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High prevalence of early repolarization in the paediatric relatives of sudden arrhythmic death syndrome victims and in normal controls

McCorquodale, A; Poulton, R; Hendry, J; Norrish, G; Field, E; Mead-Regan, S; Lowe, M; (2017) High prevalence of early repolarization in the paediatric relatives of sudden arrhythmic death syndrome victims and in normal controls. EP Europace , 19 (8) pp. 1385-1391. 10.1093/europace/euw248. Green open access

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Abstract

AIMS: Elevation of the ECG J-point in the inferior and lateral leads (early repolarization) has been described in survivors of ventricular fibrillation (VF) arrest and occurs in adult first-degree relatives of sudden cardiac death (SCD) probands at a frequency significantly greater than in controls, raising the possibility that this could represent an independent risk factor in the aetiology of SCD. However, data on early repolarization in the paediatric population are lacking. This study aimed to assess the prevalence of early repolarization in paediatric first-degree relatives of sudden arrhythmic death syndrome (SADS) victims. METHODS AND RESULTS: Paediatric relatives (aged <18 years) of SADS probands referred to the Inherited Arrhythmia Clinic at Great Ormond Street Hospital had their initial screening ECG reviewed for evidence of J-point elevation. J-point elevation was defined as QRS-ST slurring or a discrete notch in two or more inferior (II, III, aVF) or lateral (I, aVL, V4, V5, V6) leads with the change beginning >1 mV from baseline. The ECGs of 77 consecutive paediatric first-degree relatives of SADS victims from 46 families were reviewed by two assessors. J-point elevation was present in 24 patients (31%) of this patient group compared with the reported prevalence of 5–13% in the published general paediatric population (P = 0.02) and that of 19% in the internal control group (P = 0.07). Subgroup analysis according to J-point elevation and ST segment morphologies showed a significantly higher prevalence of inferior early repolarization 0.1–0.2 mV in the study group compared with controls (75 vs. 38%; P = 0.02). CONCLUSION: Inferolateral J-point elevation occurs in a substantial proportion of paediatric first-degree relatives of SADS probands with a similar prevalence to that described in adults. This suggests that early repolarization could be an important inherited trait when evaluating relatives of SADS victims. However, prospective follow-up of this group of children is important to establish the implication of this finding in future risk stratification, given the apparently high prevalence in normal individuals.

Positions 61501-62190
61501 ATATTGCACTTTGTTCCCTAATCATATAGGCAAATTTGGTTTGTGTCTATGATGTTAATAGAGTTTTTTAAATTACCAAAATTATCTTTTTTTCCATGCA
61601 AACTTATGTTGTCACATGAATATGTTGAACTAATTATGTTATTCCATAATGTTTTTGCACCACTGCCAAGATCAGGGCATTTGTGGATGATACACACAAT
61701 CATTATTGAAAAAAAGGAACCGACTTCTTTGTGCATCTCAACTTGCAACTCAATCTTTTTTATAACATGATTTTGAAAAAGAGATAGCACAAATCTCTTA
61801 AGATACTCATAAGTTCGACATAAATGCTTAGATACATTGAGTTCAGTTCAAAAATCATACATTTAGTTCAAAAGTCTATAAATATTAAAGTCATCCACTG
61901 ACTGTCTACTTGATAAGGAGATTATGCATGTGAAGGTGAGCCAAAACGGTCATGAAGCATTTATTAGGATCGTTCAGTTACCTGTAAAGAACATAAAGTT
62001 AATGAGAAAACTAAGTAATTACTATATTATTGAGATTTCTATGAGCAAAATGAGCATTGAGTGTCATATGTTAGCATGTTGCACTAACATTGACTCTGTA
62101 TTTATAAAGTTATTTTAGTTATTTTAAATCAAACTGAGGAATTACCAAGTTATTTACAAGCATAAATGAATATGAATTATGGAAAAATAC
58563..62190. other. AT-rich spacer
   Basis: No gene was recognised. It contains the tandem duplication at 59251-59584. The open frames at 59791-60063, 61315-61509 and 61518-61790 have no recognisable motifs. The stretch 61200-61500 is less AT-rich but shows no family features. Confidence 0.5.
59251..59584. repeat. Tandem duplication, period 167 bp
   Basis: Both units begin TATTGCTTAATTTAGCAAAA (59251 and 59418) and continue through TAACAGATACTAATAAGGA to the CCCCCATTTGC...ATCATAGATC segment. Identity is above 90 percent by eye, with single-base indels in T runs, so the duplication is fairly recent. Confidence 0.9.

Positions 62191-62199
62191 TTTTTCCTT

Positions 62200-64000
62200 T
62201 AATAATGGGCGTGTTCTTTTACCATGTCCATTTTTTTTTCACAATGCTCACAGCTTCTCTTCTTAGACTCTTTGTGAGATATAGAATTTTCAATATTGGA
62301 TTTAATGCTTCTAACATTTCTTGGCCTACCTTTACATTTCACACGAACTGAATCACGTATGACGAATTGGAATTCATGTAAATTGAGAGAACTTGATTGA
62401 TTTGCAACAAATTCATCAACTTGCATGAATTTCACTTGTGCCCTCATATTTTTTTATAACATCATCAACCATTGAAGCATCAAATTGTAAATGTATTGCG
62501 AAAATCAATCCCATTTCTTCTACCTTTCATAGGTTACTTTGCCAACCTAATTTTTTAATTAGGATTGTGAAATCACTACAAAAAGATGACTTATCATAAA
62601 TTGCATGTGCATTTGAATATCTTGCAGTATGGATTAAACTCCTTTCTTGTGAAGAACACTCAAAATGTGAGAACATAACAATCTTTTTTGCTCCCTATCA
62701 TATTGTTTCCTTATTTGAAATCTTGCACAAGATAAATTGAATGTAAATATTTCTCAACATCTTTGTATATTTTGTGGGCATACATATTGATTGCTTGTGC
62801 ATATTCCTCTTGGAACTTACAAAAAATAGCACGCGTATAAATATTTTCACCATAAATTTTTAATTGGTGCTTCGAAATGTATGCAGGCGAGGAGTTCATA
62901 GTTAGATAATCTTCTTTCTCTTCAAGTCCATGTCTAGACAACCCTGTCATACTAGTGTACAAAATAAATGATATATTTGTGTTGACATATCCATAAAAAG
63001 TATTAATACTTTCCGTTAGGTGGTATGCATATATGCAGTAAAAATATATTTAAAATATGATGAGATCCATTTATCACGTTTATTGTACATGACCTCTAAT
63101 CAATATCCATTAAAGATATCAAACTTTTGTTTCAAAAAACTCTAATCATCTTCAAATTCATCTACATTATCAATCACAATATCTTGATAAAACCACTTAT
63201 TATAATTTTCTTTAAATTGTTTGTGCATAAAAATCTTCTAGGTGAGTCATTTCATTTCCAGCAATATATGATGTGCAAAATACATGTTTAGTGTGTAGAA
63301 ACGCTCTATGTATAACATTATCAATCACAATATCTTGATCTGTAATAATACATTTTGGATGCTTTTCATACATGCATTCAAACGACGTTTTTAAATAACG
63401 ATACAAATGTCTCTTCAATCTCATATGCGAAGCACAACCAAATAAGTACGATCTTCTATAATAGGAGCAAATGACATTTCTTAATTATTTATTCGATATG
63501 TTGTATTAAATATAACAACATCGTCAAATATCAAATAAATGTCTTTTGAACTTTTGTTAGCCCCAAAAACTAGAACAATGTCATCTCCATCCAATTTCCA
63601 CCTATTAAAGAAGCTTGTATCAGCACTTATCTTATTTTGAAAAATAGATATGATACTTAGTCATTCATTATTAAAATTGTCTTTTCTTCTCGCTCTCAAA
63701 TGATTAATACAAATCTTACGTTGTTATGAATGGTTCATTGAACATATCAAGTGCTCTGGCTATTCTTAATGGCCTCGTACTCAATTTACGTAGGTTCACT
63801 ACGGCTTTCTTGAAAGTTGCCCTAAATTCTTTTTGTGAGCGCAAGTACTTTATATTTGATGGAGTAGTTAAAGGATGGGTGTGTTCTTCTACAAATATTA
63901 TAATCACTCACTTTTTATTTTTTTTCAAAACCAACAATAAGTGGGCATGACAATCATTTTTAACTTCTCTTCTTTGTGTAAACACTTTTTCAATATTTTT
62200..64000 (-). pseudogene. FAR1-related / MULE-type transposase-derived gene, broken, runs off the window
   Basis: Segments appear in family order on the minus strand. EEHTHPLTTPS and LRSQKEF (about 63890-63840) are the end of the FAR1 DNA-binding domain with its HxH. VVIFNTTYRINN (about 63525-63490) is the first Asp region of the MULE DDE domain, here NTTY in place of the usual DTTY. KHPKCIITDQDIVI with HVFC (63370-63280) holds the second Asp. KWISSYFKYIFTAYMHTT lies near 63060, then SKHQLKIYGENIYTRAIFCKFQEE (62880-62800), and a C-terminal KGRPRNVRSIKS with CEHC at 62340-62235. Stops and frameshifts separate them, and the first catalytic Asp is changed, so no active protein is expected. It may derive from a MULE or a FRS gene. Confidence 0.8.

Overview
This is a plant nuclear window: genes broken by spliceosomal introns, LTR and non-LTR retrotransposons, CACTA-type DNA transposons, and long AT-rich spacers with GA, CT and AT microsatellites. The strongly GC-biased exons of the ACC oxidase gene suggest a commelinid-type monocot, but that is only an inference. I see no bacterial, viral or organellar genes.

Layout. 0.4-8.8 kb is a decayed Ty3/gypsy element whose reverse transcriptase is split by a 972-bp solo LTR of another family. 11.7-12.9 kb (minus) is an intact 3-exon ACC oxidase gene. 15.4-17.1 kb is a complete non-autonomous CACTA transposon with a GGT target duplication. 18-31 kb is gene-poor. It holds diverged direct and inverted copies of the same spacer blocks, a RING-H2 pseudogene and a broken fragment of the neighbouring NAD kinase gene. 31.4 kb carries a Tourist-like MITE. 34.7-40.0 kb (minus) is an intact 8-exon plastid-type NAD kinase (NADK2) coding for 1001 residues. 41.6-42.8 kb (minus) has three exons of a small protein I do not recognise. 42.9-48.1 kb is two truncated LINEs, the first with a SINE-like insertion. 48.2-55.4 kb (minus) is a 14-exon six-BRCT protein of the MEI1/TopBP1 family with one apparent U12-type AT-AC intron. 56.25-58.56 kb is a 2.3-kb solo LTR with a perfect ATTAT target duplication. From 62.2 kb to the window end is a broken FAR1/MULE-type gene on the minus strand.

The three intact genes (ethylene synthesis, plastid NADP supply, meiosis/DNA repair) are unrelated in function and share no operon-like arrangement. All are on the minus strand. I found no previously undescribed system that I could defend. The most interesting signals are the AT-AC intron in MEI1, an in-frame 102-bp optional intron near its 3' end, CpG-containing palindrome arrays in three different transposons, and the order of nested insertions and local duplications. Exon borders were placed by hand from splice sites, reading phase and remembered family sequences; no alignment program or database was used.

Type: Article
Title: High prevalence of early repolarization in the paediatric relatives of sudden arrhythmic death syndrome victims and in normal controls
Open access status: An open access version is available from UCL Discovery
DOI: 10.1093/europace/euw248
Publisher version: https://doi.org/10.1093/europace/euw248
Language: English
Additional information: This version is the author accepted manuscript. For information on re-use, please refer to the publisher’s terms and conditions.
Keywords: Sudden cardiac death, Children, Ion channel disease, Ventricular arrhythmia, Paediatric arrhythmias
UCL classification: UCL
UCL > Provost and Vice Provost Offices > School of Life and Medical Sciences
UCL > Provost and Vice Provost Offices > School of Life and Medical Sciences > Faculty of Population Health Sciences > Institute of Cardiovascular Science
URI: https://discovery.ucl.ac.uk/id/eprint/10061930
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